1. Food crises
In emergency situations, food security is often severely
threatened causing increased risk of malnutrition, disease and death.
Emergency health workers/organizations have the responsibility
to try to cure the malnourished, prevent malnutrition amongst the vulnerable and
promote adequate distribution of food to allow a healthy existence.
The complexity of food and nutrition as an issue means that the
best response to a situation depends on the context.
Part I attempts to define emergency nutrition needs (Chapter 1),
to outline the information needs critical for decision making (Chapter 2), and
some of the essential tools for assessing nutrition problems (Chapter 3). A
range of potential interventions for alleviation of nutritional emergencies is
then discussed (Chapters 4 and 5). The final Chapter deals with the necessity of
evaluation as a means to manage programmes, monitor population needs and adapt
programmes over time (Chapter 6).
Malnutrition, food insecurity and famine
Household <<food security>> is a concept that refers
to the ability of a household to feed its members, enabling them to live full
and active lives.
Inadequate household food security for a population, on short or
long term basis may lead to different forms of chronic and or acute
While malnutrition is a disease of the individual, the causes of
malnutrition are often complex and multi-sectoral, and are linked to different
social and economic factors (see Figure 1).
Action to improve household food security (improve availability
and access to food) may need to cover a broad range of sectors (agricultural,
land ownership, price supports, inflation, taxation, etc.).
In emergency contexts, there is often a sudden and massive
reduction in food availability (drought, conflict, isolation, siege, transport
problems) or reduction in food accessibility to some sections of the community
(displacement, reduced purchasing power, increased prices). The result is often
acute and severe food insecurity, which may lead to high levels of malnutrition
In acute food crises the extent of global acute malnutrition
means that nutrition becomes an emergency health issue.
However, even in emergencies, nutrition and food accessibility
is a complex social issue and population groups may envolve complex coping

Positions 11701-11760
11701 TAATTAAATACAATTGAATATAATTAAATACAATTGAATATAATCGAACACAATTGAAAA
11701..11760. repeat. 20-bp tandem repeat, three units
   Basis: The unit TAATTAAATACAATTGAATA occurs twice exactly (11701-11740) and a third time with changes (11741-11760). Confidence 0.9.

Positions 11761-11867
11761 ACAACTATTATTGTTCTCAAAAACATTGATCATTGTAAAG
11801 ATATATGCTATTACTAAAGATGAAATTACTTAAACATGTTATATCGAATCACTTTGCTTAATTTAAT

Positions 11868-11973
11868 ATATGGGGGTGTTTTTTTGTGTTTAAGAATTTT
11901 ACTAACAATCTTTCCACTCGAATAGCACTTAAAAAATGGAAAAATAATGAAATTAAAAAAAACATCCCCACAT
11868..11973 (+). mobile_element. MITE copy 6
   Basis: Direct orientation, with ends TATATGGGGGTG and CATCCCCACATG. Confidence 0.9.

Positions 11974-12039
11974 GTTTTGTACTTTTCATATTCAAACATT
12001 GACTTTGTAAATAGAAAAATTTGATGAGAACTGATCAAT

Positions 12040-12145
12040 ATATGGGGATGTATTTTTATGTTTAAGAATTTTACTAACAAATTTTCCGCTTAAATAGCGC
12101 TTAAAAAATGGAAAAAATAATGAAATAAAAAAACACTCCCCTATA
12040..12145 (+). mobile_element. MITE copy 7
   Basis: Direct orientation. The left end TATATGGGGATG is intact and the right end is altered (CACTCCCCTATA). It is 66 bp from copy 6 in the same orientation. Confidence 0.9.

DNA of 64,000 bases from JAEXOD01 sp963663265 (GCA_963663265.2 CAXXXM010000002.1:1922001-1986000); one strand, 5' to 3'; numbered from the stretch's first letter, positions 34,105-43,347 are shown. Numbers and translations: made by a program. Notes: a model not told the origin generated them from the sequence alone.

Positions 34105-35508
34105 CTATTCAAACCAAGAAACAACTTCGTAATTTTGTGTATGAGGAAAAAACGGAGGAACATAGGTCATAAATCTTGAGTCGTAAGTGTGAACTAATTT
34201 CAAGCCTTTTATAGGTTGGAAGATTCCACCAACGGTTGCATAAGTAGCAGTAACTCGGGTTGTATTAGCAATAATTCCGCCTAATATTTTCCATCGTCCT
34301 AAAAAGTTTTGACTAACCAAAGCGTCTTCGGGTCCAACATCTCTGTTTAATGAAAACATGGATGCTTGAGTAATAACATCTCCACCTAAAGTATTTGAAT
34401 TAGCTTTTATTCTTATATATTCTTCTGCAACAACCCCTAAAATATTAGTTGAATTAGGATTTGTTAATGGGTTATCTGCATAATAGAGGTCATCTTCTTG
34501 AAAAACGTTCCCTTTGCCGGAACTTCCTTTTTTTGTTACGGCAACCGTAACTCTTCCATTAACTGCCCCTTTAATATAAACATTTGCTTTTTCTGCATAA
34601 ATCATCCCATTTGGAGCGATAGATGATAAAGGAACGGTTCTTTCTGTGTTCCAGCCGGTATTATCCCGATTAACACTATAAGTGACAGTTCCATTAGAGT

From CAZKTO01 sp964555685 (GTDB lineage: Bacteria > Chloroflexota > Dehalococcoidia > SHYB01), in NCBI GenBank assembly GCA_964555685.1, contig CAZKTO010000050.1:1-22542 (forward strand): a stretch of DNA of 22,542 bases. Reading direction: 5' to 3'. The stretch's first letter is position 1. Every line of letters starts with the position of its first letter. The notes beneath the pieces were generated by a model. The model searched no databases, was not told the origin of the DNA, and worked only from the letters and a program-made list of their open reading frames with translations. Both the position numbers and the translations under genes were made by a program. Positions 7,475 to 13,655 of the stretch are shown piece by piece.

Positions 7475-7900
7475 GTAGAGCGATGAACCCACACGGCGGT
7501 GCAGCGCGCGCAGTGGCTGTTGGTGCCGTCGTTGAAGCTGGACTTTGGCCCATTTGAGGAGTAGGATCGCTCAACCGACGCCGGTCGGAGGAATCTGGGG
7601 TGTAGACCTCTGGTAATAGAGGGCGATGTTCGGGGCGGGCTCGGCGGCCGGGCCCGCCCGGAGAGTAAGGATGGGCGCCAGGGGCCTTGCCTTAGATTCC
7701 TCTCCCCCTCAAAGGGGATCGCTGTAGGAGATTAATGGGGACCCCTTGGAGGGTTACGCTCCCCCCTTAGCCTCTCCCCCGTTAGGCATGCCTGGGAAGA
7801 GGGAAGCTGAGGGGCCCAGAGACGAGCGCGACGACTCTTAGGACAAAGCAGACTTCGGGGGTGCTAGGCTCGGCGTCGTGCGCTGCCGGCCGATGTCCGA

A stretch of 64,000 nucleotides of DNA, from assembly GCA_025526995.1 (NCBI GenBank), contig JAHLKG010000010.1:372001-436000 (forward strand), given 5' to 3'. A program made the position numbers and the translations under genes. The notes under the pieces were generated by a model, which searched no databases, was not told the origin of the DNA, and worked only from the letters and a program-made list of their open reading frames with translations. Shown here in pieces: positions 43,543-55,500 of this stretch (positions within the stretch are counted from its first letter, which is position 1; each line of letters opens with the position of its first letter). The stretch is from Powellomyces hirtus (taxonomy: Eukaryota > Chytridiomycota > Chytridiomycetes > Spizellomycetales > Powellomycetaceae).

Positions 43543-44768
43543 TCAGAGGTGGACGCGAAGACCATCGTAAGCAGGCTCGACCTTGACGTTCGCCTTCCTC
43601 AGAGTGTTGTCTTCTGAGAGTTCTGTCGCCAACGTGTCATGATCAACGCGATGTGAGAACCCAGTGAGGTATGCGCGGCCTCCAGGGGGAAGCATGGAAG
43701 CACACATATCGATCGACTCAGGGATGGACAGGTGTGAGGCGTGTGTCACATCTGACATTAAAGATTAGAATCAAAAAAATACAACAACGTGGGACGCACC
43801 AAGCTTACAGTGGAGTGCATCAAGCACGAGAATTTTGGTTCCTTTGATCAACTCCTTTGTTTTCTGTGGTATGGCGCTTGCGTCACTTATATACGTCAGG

strategies to deal with reduced availability/access to food.
A complete breakdown in food security systems leads to acute
food shortages which may lead to famine (a time of destitution and increased
The process of food shortage leading to famine has been
described in different phases:
1. Change of behavior to cope with hard times (rationing of
food, sale of excess cattle, etc.).
2. Sale of capital and income earning assets - which means
future prospects are damaged (loans, sale of essential tools, land or cattle).
3. Break down of established life patterns and destitution
(distress migrations, reliance on aid, etc.).
4. Starvation and death - famine.
Emergency food interventions
Under emergency conditions, General Food Distributions (GFD) aim
to bring the nutritional value of the diet, for the whole population, up to a
"sufficient" level for survival.
GFDs are often insufficient to meet the needs of all members of
the population and/or distribution of food is unfair, so that certain vulnerable
groups (growing children, pregnant and lactating women, elderly, handicapped)
are at particular risk of becoming malnourished.
Different types of selective feeding programmes aim to cover
special needs of certain vulnerable groups:
· Blanket supplementary feeding provides a quality or
energy supplement in addition to the normal ration which is distributed to all
members of identified vulnerable groups to reduce risk (preventive).
· Targeted supplementary feeding provides energy or quality
dietary supplements and basic health screening to those that are already
moderately malnourished to prevent them from becoming severely malnourished and
improve their nutritional status (curative).
· Therapeutic feeding provides a carefully balanced and
intensively managed dietary regimen with intensive medical attention, to
rehabilitate the severely malnourished (curative) and reduce excess mortality.
Thus, the range of nutritional interventions vary from
population based GFD to intensive, highly managed, curative, individual level
interventions (intensive therapeutic feeding).
Health organizations working in food crisis situations have an
obvious responsibility towards the curative rehabilitation of acutely
malnourished individuals. However, the rehabilitation of malnourished
individuals can become a pointless and frustrating task in a situation where the
population simply cannot get sufficient quantities or quality of food.
Thus, emergency health workers also have a very great
responsibility to promote the nutritional welfare of populations by advocating
adequate GFD and other complementary interventions (see Figure 2).